Fire in my Brain

Black Book / August 2003
by Madison Slade

Scarlett Johansson has a lot on her mind - good thing she has Sofia Coppola to give her a platform in the follow-up to The Virgin Suicides.

Every time I see Scarlett Johansson, this 1980s song, 'Lips like Sugar,' comes to mind. It's not being cute; it's just the way it is - and it bugs me that I don't remember who sang it. It bugged me all through Ghost World, in which she played Rebecca with a lovely limpidness, and it bugged me again in The Man Who Wasn't There, the uneven Coen Brothers movie, in which she played a small, but illuminating role.

The funny thing is this: In each one of her movies, including her latest, Scarlett plays a lost, defeated soul, entirely out of keeping with her personality. I know this for a fact, because when she bounces into Elixir, a teahouse on Melrose, it's as if all of New York's spunk and verve has bounced in with her. Heads turn (they really do). A waiter is momentarily flustered. A table behind us leans into the bamboo to eavesdrop. She is an 18-year-old on a roll, and everyone feels it.

The roll continues this fall with two new movies - Lost in Translation and The Girl with the Pearl Earring - that reflect on Johansson's uncanny ability to make smart choices. Okay, there was Eight-Legged Freaks, but that proved to be a freakish aberration in an otherwise precocious career. On screen she has the sultry presence of a Hitchcook blonde, and a knowing, pensive quality that hints at complex depths and a world-weariness that her contemporaries can't match. It's why people describe her as an old head on young shoulders. Her mom, Melanie, tells a great anecdote of three-year-old Scarlett throwing furious tantrums. 'One time I said to her, 'What is it, why are you upset?,' and she said to me, 'I have a fire in my brain,' and I thought for a three-year-old that was an incredible comment, and it really made me understand that she had so many thoughts, and that it was almost, like, beyond her control.'

Fortunately the fires have been doused, but Scarlett still smolders. In the flesh she is an uncomplicated 18-year-old in blue jeans and Converse All-Stars who likes hanging out with the Hilton sisters (for which she makes no apologies), and listening to Coldplay, and says that Tom Cruise is one of the great actors of our time. 'Actually, I've had a few arguments with people on that one, but I think he's a really fantastic actor,' she says - and means it. She thinks Sean Penn is pretty fantastic, too, and says that Giovanni Ribisi makes an excellent husband, although he neglects her terribly in Sofia Coppola's Lost in Translation, in which they play a young married couple.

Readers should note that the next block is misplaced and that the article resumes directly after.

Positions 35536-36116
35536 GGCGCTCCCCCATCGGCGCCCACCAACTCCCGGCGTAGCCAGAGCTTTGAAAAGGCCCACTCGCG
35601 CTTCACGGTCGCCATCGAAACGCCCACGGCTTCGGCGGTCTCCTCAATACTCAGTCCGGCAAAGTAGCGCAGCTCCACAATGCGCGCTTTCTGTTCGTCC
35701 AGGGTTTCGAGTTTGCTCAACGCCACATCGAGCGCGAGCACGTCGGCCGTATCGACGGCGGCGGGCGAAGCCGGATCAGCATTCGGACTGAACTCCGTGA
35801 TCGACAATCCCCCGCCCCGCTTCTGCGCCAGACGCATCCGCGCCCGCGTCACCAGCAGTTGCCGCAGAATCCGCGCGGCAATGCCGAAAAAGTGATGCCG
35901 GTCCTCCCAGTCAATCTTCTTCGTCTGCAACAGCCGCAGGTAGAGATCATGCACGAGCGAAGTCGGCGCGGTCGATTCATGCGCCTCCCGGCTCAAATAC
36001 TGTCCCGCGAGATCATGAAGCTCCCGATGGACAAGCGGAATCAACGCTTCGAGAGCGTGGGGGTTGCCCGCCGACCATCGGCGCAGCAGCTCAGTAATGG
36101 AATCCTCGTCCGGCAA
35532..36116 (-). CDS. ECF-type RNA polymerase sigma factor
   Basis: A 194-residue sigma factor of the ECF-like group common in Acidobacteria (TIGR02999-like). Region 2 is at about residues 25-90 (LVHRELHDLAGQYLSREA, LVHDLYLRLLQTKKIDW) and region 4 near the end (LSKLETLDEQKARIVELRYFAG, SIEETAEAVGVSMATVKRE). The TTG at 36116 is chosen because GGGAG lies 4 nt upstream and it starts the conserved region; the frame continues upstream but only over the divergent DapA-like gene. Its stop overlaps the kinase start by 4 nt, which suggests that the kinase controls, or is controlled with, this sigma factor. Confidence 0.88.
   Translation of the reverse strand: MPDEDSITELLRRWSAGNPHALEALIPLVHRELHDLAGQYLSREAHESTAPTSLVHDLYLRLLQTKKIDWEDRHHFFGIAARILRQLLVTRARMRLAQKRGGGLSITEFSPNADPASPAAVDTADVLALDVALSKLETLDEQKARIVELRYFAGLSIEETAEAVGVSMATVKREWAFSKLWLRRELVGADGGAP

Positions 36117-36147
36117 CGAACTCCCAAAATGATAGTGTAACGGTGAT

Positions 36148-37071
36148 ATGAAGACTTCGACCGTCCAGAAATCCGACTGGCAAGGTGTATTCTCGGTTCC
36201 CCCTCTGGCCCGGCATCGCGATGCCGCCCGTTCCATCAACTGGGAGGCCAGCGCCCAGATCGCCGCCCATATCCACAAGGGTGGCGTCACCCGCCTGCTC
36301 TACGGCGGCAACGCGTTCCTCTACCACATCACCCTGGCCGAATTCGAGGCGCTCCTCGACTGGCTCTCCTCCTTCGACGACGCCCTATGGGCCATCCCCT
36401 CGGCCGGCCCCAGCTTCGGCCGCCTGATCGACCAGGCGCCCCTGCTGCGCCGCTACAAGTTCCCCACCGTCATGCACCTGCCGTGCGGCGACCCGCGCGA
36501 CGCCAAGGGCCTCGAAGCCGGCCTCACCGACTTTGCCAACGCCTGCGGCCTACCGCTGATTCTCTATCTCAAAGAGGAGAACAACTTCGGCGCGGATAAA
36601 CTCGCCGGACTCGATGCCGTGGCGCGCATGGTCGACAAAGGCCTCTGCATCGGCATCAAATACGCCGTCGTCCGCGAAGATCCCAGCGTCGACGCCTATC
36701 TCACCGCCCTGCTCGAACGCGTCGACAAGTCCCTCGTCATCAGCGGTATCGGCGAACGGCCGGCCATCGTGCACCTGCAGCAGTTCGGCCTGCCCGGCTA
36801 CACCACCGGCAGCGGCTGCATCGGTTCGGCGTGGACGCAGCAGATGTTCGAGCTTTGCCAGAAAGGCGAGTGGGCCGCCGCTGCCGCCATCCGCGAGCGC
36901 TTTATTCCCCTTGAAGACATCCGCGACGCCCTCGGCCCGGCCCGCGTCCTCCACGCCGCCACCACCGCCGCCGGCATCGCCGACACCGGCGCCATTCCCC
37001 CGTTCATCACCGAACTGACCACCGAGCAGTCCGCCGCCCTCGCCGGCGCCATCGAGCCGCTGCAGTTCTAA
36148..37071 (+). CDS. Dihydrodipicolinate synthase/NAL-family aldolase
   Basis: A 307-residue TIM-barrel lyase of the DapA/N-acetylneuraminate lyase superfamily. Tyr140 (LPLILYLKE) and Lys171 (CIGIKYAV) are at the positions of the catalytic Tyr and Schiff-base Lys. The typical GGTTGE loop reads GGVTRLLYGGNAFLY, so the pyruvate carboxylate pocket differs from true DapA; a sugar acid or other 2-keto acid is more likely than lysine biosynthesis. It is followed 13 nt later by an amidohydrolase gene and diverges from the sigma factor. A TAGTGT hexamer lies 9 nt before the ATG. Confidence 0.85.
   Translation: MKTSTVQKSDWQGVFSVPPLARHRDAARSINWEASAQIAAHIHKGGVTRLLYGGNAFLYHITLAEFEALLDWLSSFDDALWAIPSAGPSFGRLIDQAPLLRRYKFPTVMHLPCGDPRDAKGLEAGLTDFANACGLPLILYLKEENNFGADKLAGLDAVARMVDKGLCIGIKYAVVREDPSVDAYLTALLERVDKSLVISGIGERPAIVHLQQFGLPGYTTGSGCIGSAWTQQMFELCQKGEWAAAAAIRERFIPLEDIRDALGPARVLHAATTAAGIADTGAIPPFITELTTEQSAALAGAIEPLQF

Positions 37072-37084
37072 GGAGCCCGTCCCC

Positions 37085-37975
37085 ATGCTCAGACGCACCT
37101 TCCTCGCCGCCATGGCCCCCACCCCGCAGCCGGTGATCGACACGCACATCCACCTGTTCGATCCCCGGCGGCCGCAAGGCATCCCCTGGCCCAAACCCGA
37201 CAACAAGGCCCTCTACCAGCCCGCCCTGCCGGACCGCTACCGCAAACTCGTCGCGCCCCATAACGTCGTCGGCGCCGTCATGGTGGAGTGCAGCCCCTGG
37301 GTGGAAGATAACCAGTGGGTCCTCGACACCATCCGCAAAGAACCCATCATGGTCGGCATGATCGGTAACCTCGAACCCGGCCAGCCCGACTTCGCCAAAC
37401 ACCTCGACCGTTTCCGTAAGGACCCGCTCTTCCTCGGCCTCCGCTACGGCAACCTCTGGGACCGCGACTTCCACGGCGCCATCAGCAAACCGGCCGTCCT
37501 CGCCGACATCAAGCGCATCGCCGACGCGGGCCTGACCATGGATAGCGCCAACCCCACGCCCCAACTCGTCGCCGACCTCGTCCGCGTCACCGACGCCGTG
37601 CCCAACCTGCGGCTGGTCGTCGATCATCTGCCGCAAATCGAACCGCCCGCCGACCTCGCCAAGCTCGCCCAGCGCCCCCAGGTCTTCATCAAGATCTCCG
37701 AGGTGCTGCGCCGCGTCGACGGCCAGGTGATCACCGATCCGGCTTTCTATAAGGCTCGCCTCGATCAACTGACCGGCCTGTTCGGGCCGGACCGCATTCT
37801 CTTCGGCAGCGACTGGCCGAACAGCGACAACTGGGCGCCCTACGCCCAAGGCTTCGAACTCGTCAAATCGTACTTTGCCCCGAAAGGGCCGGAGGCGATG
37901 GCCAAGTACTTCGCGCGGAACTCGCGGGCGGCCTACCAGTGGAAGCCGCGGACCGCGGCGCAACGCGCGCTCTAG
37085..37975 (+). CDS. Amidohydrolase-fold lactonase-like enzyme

It's tempting to view Lost in Translation as a companion piece to Ghost World, in which Johansson played a prickly adolescent coming to terms with the empty landscape of adulthood. In Coppola's movie, she is still coming to terms with it, only this time around she's a bona fide adult. As Charlotte, a young wife stranded in Tokyo, she finds herself drawn to a washed-out movie star (Bill Murray) in the throes of his own existential crisis. The two bond over the idiosyncrasies of Japanese culture, before being pulled back into their seperate lives.

Like Ghost World, it's a thoughtful, character-driven movie, with the unresolved quality of real life. It also marks Johansson's arrival as a fully mature actress: The opening shot of Charlotte's ass is not gratuitous; it stands as a symbol for Johansson's coming of age, and shows that the rest of her body has caught up with her lips, and husky, Lauren Bacall voice.

For a long time that voice was more of a liability than a gift. As a child she ran the usual gauntlet of casting calls for cereal ads, until she rebelled against the endless rejections by casting directors who wanted squeaky Barbie-dolls with voices to match. ('She sounded like Tallulah Bankhead, but looked like an angel - it was very incongruous,' recalls her mom, 'They always thought she had a sore throat.') It was a different story for movies, wher her unlikey voice was seen as an asset. She was 10 when she scored a part in Manny & Lo, a movie so low-budget that her entire family was drafted in as extras to play miniature golf (collectively they were the 'miniature golf family').